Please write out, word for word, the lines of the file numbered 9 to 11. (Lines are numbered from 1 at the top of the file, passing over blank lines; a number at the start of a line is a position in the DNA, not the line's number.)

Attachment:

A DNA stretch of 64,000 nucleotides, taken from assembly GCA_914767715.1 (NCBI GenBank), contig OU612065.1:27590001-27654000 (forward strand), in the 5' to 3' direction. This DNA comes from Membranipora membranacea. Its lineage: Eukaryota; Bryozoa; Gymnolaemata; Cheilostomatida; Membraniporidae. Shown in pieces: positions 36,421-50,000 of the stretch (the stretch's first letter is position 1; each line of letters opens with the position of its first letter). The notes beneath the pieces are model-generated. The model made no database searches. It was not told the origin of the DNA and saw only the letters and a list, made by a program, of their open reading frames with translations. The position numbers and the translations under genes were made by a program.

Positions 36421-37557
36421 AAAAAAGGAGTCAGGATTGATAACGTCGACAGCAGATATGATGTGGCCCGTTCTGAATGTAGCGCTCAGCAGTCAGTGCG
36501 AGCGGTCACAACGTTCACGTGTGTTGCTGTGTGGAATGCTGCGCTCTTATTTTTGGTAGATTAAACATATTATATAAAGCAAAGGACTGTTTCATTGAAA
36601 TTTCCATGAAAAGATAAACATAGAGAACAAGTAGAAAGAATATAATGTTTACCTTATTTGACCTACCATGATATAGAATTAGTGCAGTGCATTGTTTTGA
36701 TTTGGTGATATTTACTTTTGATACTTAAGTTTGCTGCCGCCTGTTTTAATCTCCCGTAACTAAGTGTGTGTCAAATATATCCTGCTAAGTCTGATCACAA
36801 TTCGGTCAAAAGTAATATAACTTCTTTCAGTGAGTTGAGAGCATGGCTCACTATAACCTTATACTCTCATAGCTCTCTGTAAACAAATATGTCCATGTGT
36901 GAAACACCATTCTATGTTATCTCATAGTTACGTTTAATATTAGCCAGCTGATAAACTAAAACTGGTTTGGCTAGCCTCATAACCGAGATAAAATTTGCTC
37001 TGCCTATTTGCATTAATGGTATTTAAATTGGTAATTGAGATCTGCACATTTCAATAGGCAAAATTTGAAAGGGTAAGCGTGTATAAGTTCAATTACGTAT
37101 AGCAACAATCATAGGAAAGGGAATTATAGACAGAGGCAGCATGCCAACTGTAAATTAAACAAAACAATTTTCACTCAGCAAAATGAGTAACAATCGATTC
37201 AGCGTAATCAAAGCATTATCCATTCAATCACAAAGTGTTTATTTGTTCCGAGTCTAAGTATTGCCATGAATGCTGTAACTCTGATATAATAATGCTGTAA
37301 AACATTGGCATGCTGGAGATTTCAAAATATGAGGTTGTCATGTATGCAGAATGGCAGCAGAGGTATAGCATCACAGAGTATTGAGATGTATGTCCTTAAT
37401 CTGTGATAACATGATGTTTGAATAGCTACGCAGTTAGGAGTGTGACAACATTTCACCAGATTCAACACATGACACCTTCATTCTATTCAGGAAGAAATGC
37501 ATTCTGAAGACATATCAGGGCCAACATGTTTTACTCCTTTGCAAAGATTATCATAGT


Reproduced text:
37001 TGCCTATTTGCATTAATGGTATTTAAATTGGTAATTGAGATCTGCACATTTCAATAGGCAAAATTTGAAAGGGTAAGCGTGTATAAGTTCAATTACGTAT
37101 AGCAACAATCATAGGAAAGGGAATTATAGACAGAGGCAGCATGCCAACTGTAAATTAAACAAAACAATTTTCACTCAGCAAAATGAGTAACAATCGATTC
37201 AGCGTAATCAAAGCATTATCCATTCAATCACAAAGTGTTTATTTGTTCCGAGTCTAAGTATTGCCATGAATGCTGTAACTCTGATATAATAATGCTGTAA